In addition, the movie includes multiple characters who exhibit strikingly similar traits to real-life people and politicians. Included in these characters are President Orlean, Jason Orlean (Jonah Hill), Riley Bina (Ariana Grande), and Dr. Randall Mindy (Leonardo Dicaprio).

President Orlean is a clear representation of Donald Trump. She has arrogant, selfish, and narcissistic tendencies, and leads by telling the country what they want to hear instead of what is actually true. Her response to the comet could mirror Trump’s response to the COVID-19 pandemic, where he first insisted the situation was under control and not a big deal to appease his followers. 

Jason Orlean is a take on Donald Trump Jr., Ivanka Trump, and Jared Kushner, giving an outside view on the nepotism that commonly takes place in politics. 

Bina, a singer in the movie, represents the world’s fixation on unimportant celebrity news rather than real-world problems. This fixation is represented when Bina goes on live television the same day as the scientists, who are warning about the comet. However, her news about a breakup takes up the majority of air time and the majority of viewers’ attention. 

Celebrity news, which has no immediate effect on most of the population, overshadows many important topics and crises. People would rather talk about Bina’s new breakup than the rising sea levels caused by climate change. 

Lastly, Dr. Mindy gives a perspective on climate scientists. Many scientists continually present facts, data, and predictions to show what is happening to our world regarding global warming. Yet, many don’t believe climate change is a problem or don’t believe in it at all. 

In the movie, the characters have time to stop the comet. Dibiaski and Dr. Mindy had a plan to knock it out of its path, preventing it from hitting Earth. But when they didn’t follow through with the original plan, it was too late. The comet, now unavoidable as a result of the selfish nature of humanity, took out the entire world.

For years scientists and climate activists have urged us to take immediate action on climate change. But a significant number of people think we have more than enough time. However, this movie demonstrates if we don’t act soon, we will run out of time, and no matter how hard we try, climate change, like the comet, will be irreversible.

The movie also portrays the politicization that has occurred with climate change by presenting two groups of citizens. Those who said “lookup” [at the comet] and those who declared “don’t look up,” hence the title of the movie. We can compare these two groups to the groups we have in society. Those who say “climate change is a problem, take action now,” and those who say “climate change is not a threat” and even “climate change is not real.”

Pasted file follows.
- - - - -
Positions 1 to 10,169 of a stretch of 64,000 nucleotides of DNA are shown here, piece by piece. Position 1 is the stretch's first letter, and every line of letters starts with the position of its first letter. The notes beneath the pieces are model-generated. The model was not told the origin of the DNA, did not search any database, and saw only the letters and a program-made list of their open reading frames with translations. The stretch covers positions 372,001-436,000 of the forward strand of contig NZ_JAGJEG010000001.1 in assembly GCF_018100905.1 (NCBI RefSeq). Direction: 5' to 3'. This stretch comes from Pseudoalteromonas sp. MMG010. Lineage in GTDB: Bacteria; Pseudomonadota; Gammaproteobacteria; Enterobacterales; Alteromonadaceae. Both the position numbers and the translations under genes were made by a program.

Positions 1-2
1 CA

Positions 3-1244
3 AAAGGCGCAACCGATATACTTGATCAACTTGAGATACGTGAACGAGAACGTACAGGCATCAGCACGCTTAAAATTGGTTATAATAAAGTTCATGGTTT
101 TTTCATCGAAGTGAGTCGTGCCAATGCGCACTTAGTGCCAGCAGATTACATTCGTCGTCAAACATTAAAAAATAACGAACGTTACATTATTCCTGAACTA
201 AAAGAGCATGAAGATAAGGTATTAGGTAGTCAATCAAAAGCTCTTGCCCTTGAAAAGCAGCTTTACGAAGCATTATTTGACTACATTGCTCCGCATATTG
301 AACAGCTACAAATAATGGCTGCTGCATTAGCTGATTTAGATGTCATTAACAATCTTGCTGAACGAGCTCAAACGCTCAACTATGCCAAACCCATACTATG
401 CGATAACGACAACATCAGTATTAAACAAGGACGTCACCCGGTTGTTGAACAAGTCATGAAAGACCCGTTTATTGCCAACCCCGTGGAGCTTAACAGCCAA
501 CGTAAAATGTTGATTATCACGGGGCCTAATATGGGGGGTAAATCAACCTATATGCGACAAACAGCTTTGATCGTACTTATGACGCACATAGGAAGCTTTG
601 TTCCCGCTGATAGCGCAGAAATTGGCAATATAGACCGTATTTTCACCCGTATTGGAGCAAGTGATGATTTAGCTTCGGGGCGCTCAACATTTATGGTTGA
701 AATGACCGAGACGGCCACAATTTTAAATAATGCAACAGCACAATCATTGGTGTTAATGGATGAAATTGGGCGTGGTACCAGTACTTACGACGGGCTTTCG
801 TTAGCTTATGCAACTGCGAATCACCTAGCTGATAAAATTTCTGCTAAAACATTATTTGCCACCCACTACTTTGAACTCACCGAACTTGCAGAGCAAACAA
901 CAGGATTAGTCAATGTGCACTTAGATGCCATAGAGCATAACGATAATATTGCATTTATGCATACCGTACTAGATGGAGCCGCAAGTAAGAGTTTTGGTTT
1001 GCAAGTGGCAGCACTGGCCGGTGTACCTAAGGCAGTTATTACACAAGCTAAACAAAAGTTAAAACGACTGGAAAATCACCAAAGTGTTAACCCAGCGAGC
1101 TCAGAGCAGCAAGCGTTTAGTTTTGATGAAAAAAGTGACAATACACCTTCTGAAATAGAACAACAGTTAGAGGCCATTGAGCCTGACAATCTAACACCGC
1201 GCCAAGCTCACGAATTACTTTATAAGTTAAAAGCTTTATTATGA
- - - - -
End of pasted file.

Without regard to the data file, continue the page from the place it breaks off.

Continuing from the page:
But by the end of the movie, even those who believed the comet was non-existent or not a threat realized their views were incorrect. Because by the end of the film, the comet had become visible for everyone to see with their own eyes, allowing the entire world to realize their life was about to end. 

Although the movie brings up ideas on both climate change and politics, the story’s central theme is that of existential crisis and their effects if not dealt with.

If we wait until the threat is plainly visible to everyone’s eyes, it will be too late. We need to act on the effects of climate change now to save our planet, our lives, and simply the future of life on Earth. “Don’t Look Up” serves as a reminder of that.

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About the Contributor
Sienna Reinders, Staff Writer
Sienna Reinders, a senior at Carlmont, is a staff writer for Scot Scoop and an editor for The Highlander. She is a passionate journalist who has also taken her skills to UC Berkeley's Daily Cal newspaper, with internships in the summers of 2022 and 2023. When she is not writing, you can find her running with friends to train for her next cross country or track race. To view her portfolio, click here.

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The student news site of Carlmont High School in Belmont, California.
Opinion: ‘Don’t Look Up’ reveals explosive truths about the world we live in